These days, arguably, the most useful tool we have in sport is the data we collect, and with more technology working its way into sport, we only create more data. For this data to be useful though, we need both manage it correctly, and we need to know its limits.
Sport Science in particular that has seen the greatest growth of incoming data, and has resulted in the emergence of data science. Essentially the culmination of data analysis and predictive analytics, data science can be a useful tool in performance, with the aim of ultimately providing the elusive ‘edge’. The issue that we face however is that with an influx of information, we need to be able to collate it so that it can provide useful evidence to manipulate or maintain current practice.
Generally, when we collect information, the mistake we tend to make is that we limit the scope of what we look at. We need to remember that each set of data we collect is linked to each other, test from test, day from day, and week from week, its all related. This is why we must evaluate the data we collect as part of a system of information, and this is where a database comes into play.
Allowing us to store access and analyse the data we collect, databases are the most powerful tool in data science, because they consider all the data collect and not individual sources. Databases have grown along side the number of sources of data, and have seen the birth of many sport specific software systems.
Fusion Sport’s Smartabase is such a system that provides a database enabling easy collection, correlation and analysis of the data collected, from athlete loading information through to daily subjective monitoring. The Premier Leagues PMA goes one step further, with the ability to produce comparative reports and competition standards, as it is a system offered to all premier league clubs. Further again, the NSW Waratah’s partnership with IBM is an example of in depth analysitcs used for predicting injuries.
While these sophisticated systems are growing in popularity, seemingly by far the most popular system still, is microsoft excel. Only limited to your abilities, in sport science excel still tends to be the most used system for information analysis, because it’s fully customizable, can be as simple or complex as you’d like it to be, and because there are so many resources out there that can guide you to taking advantages of these benefits.
Ultimately, each example is simply a platform to bring together all of the data we collect, to simply the analysis to hopefully shine light on trends in performance, and furthermore, to provide the evidence to support and steer current practice.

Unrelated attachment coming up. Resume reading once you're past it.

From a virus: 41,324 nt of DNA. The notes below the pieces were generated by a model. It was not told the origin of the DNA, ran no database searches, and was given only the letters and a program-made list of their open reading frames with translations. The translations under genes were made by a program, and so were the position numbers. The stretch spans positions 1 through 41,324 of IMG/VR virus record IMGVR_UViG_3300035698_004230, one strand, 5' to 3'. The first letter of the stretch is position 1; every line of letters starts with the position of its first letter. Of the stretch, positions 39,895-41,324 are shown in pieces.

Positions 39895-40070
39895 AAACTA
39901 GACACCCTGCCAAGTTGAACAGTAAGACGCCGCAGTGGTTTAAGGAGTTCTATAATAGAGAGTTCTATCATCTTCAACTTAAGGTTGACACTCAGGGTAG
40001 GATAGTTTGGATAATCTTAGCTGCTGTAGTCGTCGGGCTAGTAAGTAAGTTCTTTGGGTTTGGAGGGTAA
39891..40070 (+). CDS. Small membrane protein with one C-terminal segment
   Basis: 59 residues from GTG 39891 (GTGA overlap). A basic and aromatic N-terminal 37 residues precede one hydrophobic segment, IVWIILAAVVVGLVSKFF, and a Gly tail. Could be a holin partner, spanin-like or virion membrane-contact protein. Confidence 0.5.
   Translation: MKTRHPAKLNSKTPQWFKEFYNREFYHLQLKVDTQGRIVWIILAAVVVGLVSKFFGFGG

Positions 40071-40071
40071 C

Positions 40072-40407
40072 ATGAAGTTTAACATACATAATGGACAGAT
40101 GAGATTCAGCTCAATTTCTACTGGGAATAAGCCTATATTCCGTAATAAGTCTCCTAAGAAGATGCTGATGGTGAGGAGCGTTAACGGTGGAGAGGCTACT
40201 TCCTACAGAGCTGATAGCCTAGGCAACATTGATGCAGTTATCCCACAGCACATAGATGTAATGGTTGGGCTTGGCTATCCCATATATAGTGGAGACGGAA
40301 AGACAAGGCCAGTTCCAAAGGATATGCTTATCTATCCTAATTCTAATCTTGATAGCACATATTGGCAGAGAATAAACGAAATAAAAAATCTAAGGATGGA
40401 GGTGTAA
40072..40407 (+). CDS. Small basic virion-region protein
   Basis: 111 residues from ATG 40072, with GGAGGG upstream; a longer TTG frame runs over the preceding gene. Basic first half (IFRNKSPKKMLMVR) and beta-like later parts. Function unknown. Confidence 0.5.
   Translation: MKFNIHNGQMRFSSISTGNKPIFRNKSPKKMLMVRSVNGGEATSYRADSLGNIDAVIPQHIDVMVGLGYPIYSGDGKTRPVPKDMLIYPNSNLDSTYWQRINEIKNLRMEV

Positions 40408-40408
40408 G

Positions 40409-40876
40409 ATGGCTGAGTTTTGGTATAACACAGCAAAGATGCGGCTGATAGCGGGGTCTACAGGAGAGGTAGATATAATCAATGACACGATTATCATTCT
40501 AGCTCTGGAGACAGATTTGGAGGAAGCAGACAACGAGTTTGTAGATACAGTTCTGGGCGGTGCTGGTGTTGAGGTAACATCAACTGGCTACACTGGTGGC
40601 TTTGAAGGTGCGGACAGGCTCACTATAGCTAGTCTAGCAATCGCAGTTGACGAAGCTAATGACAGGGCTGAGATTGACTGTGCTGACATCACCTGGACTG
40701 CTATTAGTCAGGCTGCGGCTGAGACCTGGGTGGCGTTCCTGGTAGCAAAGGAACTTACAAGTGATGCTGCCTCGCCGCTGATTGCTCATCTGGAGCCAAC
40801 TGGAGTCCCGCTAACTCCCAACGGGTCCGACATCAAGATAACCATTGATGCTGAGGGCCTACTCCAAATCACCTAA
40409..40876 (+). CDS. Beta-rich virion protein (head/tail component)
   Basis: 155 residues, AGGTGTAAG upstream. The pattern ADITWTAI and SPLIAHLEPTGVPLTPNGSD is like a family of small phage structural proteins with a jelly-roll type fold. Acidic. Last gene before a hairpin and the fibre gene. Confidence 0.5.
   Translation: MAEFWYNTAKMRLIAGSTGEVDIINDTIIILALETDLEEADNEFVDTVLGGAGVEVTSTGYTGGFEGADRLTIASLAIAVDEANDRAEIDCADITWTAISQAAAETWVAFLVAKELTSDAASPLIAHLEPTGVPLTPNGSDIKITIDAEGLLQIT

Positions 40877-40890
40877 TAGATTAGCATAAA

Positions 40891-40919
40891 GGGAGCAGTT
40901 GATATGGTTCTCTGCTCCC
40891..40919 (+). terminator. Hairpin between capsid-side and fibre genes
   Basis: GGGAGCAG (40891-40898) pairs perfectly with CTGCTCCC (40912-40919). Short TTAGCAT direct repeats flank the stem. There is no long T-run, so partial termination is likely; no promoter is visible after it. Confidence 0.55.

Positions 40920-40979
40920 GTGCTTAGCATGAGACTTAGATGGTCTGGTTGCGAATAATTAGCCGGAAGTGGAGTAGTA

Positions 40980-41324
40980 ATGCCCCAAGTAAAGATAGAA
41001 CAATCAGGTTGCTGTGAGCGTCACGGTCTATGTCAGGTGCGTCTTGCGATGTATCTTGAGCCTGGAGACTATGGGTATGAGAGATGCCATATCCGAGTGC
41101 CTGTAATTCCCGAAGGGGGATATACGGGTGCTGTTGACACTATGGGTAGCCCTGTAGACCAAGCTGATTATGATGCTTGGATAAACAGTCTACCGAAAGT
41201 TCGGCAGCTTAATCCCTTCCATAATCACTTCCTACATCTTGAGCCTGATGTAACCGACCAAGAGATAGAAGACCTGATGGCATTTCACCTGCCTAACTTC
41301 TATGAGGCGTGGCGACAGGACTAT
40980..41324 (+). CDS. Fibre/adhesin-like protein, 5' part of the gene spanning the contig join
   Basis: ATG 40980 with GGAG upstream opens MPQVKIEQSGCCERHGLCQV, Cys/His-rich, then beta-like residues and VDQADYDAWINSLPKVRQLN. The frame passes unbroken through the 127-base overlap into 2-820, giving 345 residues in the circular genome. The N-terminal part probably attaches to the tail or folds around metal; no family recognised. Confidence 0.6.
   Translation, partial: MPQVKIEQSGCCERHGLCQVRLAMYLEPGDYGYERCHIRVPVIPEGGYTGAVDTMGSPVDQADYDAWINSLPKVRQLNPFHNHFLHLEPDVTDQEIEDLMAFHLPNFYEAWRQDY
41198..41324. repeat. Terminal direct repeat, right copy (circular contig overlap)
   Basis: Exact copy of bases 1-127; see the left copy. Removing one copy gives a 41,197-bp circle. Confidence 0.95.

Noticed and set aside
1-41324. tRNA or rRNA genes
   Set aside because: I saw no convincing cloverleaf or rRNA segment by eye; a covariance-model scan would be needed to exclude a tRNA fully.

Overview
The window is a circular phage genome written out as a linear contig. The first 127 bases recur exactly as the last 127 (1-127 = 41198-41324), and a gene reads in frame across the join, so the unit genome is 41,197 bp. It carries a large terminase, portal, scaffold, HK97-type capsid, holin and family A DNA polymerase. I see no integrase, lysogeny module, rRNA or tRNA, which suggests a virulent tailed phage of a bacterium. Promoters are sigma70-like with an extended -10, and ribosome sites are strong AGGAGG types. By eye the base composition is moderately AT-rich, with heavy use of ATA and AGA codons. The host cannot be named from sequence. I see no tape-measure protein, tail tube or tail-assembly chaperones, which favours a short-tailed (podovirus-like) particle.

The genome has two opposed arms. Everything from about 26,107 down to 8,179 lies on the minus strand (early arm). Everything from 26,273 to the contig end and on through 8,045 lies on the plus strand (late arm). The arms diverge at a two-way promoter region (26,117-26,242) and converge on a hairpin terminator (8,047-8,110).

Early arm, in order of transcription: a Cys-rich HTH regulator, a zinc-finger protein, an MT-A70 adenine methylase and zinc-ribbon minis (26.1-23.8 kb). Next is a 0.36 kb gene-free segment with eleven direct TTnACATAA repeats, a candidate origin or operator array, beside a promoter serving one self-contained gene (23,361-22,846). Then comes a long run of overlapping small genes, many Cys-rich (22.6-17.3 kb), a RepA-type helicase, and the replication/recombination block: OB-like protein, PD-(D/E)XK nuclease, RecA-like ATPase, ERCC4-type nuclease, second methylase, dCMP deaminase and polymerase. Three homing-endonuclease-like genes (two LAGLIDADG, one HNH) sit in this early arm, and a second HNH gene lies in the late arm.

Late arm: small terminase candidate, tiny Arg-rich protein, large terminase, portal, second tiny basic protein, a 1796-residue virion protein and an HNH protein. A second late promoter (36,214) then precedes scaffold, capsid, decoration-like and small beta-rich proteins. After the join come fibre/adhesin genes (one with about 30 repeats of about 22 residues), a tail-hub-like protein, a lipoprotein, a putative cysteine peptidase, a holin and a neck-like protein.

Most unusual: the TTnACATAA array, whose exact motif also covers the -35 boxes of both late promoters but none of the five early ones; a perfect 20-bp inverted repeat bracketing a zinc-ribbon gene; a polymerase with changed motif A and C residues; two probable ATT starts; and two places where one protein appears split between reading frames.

The fact of the matter is you can’t escape the data in sport, but the issue we face is how much reliance do we put on it. Simply put, numbers can paint a picture of events that have unfolded or of certain performance characteristics. In order to further improve on these numbers, we must use them, scientific reasoning, and common sense to analyse how these values change over time and if they’re changing for the better or for worse.
It is important to remember though, that numbers only provide a piece to the puzzle, and not the whole thing. If we rely on numbers too heavily, or treat them as gospel, sometimes we can paint the wrong picture, or neglect necessary information. While an athlete’s loads might look good, it doesn’t mean they are immune to injury, or that their risk is low. More often than not, the information we collect won’t reveal this and rather the qualitative information we obtain, simply talking to them or watching them perform, can be just as vital to the puzzle as the quantitative data we collect.
“I’m a believer that coaches have been doing movement screens for over 100 years and it’s called watching practice.” pic.twitter.com/p9aV9PoMNz
— ALTIS (@ALTISworld)
What numbers cannot do is predict what is going to happen, performance or injury, or tell us why it is going to happen. We must instead, use the numbers to aid in evaluating performance. That means watching training and matches, observing players in the gym and in warm up, and using the data to reinforce our thoughts on how capable players are to deal with the loads we are giving them, mechanically and physiologically.
It is important to have a system that we can use to help us make sense of all the data we collect, in order to provide us with evidence to steer away from danger, and towards enhancing performance. At the end of the day, numbers can’t tell us everything, and while they are an essential tool for building on performance, where we get into trouble is immersing ourselves in calculations rather then the coaching.